Karen Spurck and her choir from Morton Middle School heard about the production and joined us in early September. They’ve added so much to the production and have been great to work with. We are grateful to Karen!
David Ward a splendid singer and actor from the national ranks of opera professionals is taking the role of Brundibár and bringing great humor and theatrical flair to it.
We were also amazed that the National Humanities Conference was coming to Omaha exactly the week of Brundibár. This subject and project is a perfect match for that group of national leaders in the humanities. We hope many will be present at our final show.
Finally, our stage director Helena Binder began shaping the production and the staging last week. Her energy, passion, spark and playfulness are perfect for this show! A former dancer, she’s demonstrates the movements of the cat, the dog and the sparrow particularly well. All the performers and our whole show are in great hands.
Last night was the final dress rehearsal for Pagliacci – we were able to run the acts without stopping for the most part. While we have gradually moved to running scenes and then bigger chunks of the piece – transition moments, entrances & exits often require adjustment from the work we did in the rehearsal room and our initial stage/piano rehearsals. Final dress is also one final chance to resolve the lighting cues. Ben Pearcy, our lighting designer, has focused the stage lighting with a variety of colors to both light the artists (especially their faces) and to shift the mood to mirror the emotional journey of the score. We made a number of notes at the last rehearsal, and now we need to review our work, edit our choices and see it again. We work a great deal balancing color temperature – something too bright and the life gets washed out of the picture, but something too dark or too saturated, and details are obscured. Some of the gentle gel color in the lights turned the actors’ skin and costumes the same color as some of the scenery, so that’s at the top of our list to remedy. It involves electricians on ladders crawling out to lights hung way overhead or on the balcony rail – often a time-consuming process – but it’s something you can’t really know until you put the whole picture together. Ben directs our eyes to the climax of the story in each scene – and it’s often amazing to see a set under “work-light” (normal overhead lights) and see it spring to life when the stage lights are turned on it (or in many cases, artfully turned off).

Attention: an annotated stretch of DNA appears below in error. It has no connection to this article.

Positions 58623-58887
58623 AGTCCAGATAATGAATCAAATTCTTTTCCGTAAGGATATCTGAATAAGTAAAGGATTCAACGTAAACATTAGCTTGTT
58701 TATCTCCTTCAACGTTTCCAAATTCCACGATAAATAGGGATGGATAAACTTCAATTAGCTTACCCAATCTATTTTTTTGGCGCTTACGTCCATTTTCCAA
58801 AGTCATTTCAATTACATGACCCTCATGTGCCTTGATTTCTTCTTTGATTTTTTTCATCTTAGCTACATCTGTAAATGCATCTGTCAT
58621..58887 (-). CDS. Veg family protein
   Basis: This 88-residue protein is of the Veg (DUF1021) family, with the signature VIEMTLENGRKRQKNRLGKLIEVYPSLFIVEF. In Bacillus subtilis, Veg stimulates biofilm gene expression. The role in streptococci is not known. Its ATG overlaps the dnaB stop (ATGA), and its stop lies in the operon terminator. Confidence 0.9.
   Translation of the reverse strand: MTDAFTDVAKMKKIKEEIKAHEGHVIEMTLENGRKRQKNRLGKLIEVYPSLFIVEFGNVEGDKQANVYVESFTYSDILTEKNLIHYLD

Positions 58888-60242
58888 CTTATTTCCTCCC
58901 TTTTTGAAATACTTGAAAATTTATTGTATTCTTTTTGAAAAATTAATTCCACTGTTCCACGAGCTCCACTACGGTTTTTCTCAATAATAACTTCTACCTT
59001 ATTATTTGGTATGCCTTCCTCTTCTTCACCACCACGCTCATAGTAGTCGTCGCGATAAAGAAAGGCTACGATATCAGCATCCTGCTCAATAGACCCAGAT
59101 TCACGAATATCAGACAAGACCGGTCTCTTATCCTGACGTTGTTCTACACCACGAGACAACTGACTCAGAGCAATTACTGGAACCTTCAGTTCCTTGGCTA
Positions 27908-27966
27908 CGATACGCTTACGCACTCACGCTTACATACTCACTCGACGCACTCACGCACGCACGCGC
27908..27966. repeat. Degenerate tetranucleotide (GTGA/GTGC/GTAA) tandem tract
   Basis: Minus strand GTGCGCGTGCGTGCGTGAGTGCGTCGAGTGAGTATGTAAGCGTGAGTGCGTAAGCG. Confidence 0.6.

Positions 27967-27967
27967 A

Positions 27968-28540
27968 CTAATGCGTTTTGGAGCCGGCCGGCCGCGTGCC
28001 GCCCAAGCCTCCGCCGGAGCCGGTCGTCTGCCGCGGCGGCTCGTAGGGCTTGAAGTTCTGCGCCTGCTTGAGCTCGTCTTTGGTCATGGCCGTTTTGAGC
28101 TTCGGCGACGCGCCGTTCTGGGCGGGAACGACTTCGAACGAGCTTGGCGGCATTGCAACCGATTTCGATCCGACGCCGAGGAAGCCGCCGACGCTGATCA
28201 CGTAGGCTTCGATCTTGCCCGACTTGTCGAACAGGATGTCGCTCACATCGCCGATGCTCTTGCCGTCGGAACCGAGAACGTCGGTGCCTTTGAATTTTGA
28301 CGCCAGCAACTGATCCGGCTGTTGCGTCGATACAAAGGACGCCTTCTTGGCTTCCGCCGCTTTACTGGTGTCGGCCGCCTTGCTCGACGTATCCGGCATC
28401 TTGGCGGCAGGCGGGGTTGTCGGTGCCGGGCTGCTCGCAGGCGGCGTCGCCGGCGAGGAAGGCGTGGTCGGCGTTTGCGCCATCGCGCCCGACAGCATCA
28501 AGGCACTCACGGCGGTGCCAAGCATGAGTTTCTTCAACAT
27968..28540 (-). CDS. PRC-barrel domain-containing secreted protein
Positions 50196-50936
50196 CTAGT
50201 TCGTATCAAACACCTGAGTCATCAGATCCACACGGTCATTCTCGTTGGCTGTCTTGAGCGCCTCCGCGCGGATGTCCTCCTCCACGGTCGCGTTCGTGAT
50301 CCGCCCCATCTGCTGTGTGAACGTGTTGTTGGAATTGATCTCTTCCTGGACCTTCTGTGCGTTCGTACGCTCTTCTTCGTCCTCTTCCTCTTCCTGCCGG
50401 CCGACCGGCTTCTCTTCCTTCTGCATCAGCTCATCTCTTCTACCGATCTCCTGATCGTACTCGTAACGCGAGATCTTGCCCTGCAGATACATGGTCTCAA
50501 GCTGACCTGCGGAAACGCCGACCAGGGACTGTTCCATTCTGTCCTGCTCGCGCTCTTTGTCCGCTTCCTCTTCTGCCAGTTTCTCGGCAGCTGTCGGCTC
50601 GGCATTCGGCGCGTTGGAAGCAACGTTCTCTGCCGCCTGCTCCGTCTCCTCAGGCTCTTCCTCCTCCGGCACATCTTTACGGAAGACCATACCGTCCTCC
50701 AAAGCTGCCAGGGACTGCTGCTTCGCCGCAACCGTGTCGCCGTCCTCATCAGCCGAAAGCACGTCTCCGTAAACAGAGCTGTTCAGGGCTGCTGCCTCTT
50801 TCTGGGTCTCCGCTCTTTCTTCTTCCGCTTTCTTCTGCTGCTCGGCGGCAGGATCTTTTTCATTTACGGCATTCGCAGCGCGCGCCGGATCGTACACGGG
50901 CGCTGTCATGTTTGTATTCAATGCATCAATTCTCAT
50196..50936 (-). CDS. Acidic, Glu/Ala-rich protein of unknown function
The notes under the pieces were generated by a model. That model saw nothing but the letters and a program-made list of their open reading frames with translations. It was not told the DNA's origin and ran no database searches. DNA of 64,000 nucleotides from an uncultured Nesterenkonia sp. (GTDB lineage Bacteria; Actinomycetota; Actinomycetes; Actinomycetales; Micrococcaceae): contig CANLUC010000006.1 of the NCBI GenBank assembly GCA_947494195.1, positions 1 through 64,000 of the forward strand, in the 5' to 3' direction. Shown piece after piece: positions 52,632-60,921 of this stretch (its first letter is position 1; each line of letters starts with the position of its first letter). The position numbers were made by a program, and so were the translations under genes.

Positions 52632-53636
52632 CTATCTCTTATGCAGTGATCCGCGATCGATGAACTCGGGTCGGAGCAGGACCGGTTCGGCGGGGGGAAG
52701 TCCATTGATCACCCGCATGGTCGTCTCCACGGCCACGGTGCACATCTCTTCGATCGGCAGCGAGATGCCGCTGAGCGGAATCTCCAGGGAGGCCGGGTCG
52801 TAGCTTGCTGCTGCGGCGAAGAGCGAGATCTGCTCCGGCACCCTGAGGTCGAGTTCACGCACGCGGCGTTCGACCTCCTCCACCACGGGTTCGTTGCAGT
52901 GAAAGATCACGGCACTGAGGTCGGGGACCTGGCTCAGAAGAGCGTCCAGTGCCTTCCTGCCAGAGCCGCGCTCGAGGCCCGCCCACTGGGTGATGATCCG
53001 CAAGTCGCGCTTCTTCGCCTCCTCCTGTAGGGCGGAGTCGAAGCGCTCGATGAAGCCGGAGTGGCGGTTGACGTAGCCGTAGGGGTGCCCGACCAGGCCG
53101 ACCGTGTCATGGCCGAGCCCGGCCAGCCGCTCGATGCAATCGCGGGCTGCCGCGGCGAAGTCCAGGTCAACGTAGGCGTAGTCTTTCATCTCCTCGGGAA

Monday was our first stage/orchestra which went quite well. But there are always those “ensemble” places between stage and orchestra that can be a challenge. A chorus (and cast) used to hearing the percussive piano has to adapt to the smoother lines of woodwinds and string instruments. Verismo opera is notorious for shifting beats and taking moments “out of time” – part of the evolution of the art form rearranging style and structure to engage the audience. Richard Buckley is a master of this style of music – so we look to him to guide our adjustments from the last rehearsal that will make a difference tonight.